Youth Activists Shouldn’t Have to Be Articulate Angels to Deserve Our Attention

Marjory Stoneman Douglas High School student David Hogg speaks onstage at March For Our Lives on March 24, 2018 in Washington, DC.
Marjory Stoneman Douglas High School student David Hogg speaks onstage at March For Our Lives on March 24, 2018 in Washington, DC. Kevin Mazur/Getty Images for March For Our Lives

The Atlantic, recently under fire for the hire of noted conservative provocateur Kevin Williamson, published an article this week by Ann Hulbert titled “Today’s Rebels are Model Children.” The piece is a well-deserved ode to the poignant grit of young people who have been dominating headlines in recent months, from “the Parkland, Florida survivors-turned-prodigy-activists” to the “100 sports-prodigies-turned-public-survivors” of the Larry Nassar trial. These children and young adults have captured our collective attention with their demands for us to listen and protect them. “Today’s young protesters … aren’t extremist misfits, or out-of-control tweeters, or squabbling grandstanders,” writes Hulbert.

Their trademark is breaking the mold by being the ultimate model children. They win gold medals at the Olympics, write 50-page term papers on the U.S. gun-control debate, excel at the piano (as the girl who first inspired Senator Dick Durbin’s DACA mission did). They strive not just to fit in but to soar in America.

As disciplined achievers, they aren’t just a stark contrast to their shaggy 1960s forebears—viewed by their elders as “vagabond dropouts in a vaguely academic orbit,” Renata Adler wrote in a New Yorker piece about student organizers back in 1965. More relevant, they subvert stereotypes of Millennials and Gen Z kids as needy snowflakes.

These children are subverting stereotypes—but not because they are “disciplined achievers” or “prodigies” or whatever term laden with respectability politics that adults keep ascribing to them. They’re subverting them because these stereotypes held little truth to begin with. In Hulbert’s well-intentioned mission to commend the dynamic, emotional poise of the Parkland students and the victims of Larry Nassar, she pits them against those other children. You know them. They’re the strawchild in every editorial bemoaning the free speech crisis on college campuses or investigation into the degradations of social media on teenager’s brains. Implicit in phrases like “disciplined achievers” and “star-pupil poise and politeness” are these other undisciplined, underachieving children, the ones who talk back, the ones who are anti-establishment, and who apparently are not worth our attention. “Anyone used to worrying about coddled young people, their backbone eroded by oversolicitous elders and smartphone addiction, was in for a surprisingly mature show of spine at last weekend’s March for Our Lives,” Hulbert tells us breathlessly.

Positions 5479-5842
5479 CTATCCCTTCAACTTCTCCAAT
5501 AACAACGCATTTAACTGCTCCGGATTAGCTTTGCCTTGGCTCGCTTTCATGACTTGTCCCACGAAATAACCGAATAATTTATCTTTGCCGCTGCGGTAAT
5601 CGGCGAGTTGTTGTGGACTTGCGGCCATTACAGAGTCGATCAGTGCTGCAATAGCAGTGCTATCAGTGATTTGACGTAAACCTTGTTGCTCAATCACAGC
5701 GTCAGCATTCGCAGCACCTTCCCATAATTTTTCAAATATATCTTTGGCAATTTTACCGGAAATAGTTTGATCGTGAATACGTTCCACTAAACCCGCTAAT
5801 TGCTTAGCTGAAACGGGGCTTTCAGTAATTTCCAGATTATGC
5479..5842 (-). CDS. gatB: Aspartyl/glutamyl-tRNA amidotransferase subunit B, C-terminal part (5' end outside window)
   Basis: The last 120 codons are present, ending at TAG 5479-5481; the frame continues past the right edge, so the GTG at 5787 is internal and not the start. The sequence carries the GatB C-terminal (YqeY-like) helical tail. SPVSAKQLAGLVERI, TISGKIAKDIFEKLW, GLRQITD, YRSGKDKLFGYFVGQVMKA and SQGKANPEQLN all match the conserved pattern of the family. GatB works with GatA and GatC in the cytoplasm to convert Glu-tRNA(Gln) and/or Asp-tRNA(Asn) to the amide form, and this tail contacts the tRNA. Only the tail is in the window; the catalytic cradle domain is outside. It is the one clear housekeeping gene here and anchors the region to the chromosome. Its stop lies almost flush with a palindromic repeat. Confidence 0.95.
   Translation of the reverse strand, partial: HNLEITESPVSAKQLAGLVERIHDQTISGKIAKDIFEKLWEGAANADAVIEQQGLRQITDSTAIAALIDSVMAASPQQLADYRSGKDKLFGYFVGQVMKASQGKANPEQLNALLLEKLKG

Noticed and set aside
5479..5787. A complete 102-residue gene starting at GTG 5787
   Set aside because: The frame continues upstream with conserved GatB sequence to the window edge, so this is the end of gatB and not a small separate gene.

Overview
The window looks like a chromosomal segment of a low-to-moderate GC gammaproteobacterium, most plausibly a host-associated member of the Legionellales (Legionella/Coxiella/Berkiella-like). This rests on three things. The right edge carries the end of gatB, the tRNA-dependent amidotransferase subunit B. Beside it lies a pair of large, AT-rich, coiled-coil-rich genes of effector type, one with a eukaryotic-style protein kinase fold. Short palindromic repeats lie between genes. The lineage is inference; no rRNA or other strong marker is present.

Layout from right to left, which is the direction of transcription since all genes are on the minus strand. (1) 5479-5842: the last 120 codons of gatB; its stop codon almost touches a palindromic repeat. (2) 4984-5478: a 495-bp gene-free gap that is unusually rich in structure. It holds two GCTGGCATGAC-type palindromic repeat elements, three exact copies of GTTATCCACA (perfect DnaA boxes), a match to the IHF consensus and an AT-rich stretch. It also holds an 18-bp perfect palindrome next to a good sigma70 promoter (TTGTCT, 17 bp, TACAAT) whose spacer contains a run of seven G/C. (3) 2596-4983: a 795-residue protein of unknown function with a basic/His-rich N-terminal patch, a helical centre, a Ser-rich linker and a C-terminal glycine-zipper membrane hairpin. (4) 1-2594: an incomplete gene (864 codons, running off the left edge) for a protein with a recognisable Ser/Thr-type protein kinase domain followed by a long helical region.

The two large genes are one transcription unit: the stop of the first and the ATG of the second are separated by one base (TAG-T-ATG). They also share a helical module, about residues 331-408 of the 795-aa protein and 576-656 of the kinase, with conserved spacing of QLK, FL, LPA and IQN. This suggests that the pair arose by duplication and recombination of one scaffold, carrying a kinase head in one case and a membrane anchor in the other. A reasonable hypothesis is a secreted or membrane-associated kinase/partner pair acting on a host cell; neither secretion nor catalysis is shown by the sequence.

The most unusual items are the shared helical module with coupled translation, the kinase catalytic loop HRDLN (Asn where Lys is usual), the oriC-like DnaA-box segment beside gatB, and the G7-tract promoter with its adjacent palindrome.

Of course, anyone who had spent any time with these “coddled young people” in the past few years wouldn’t be at all surprised. The same teenagers and college students that pundits have been decrying have meanwhile led sweeping movements across the country fighting against police brutality, demanding a reckoning around sexual assault, and yes, fighting for gun control in supposed wastelands of opportunity and passion like Chicago. We simply haven’t been listening. And that has more to do with us and our desire for a particular style of protest than the “prodigious” talent of these newly recognized young activists

As my colleague Dahlia Lithwick noted, the reasons the Parkland survivors in particular surprise us is not because they are in any way prodigies—it’s because they’ve “been the beneficiaries of the kind of 1950s-style public education that has all but vanished in America and that is being dismantled with great deliberation as funding for things like the arts, civics, and enrichment are zeroed out.” The Parkland students were prepared to take advantage of a moment like this: The eloquence that has captured the nation’s ears was nurtured by teachers armed not with handguns but with abundant and well-funded resources. And while these teens know how to talk a certain talk—or not talk at all, in the case of Emma Gonzalez’s weighty silence—it would be a mistake to believe that their arguments are supernaturally mature because they are spoken in a dialect pundits are more apt to understand.

And what’s more striking is that despite adults like Hulbert pitting them against “out-of-control tweeters” or “extremist misfits,” the Parkland teens have repeatedly expressed not only a familiarity with snowflake terms like intersectionality and privilege but also stood in solidarity with kids who look exactly the ones that are so often maligned by both liberal and conservative pundits—kids who didn’t have access to the same resources but share the same passion. What we are saying when we prioritize these “star-pupils” and “prodigies” over those other kids is that if you are a child in America without a 4.1 GPA or parliamentarian diction or a respect for certain “norms of civil discourse,” you don’t matter. Lionizing the Parkland teens as prodigies, as kids uniquely mature because they “aren’t pushing back against adult vigilance” is not only something these teenagers never asked for but also creates a too-clean delineation. On one side are kids who, as long as they remain respectful—we will deign to listen to. On the other side are the kids we won’t. But they all deserve to be heard. And they all deserve to be protected.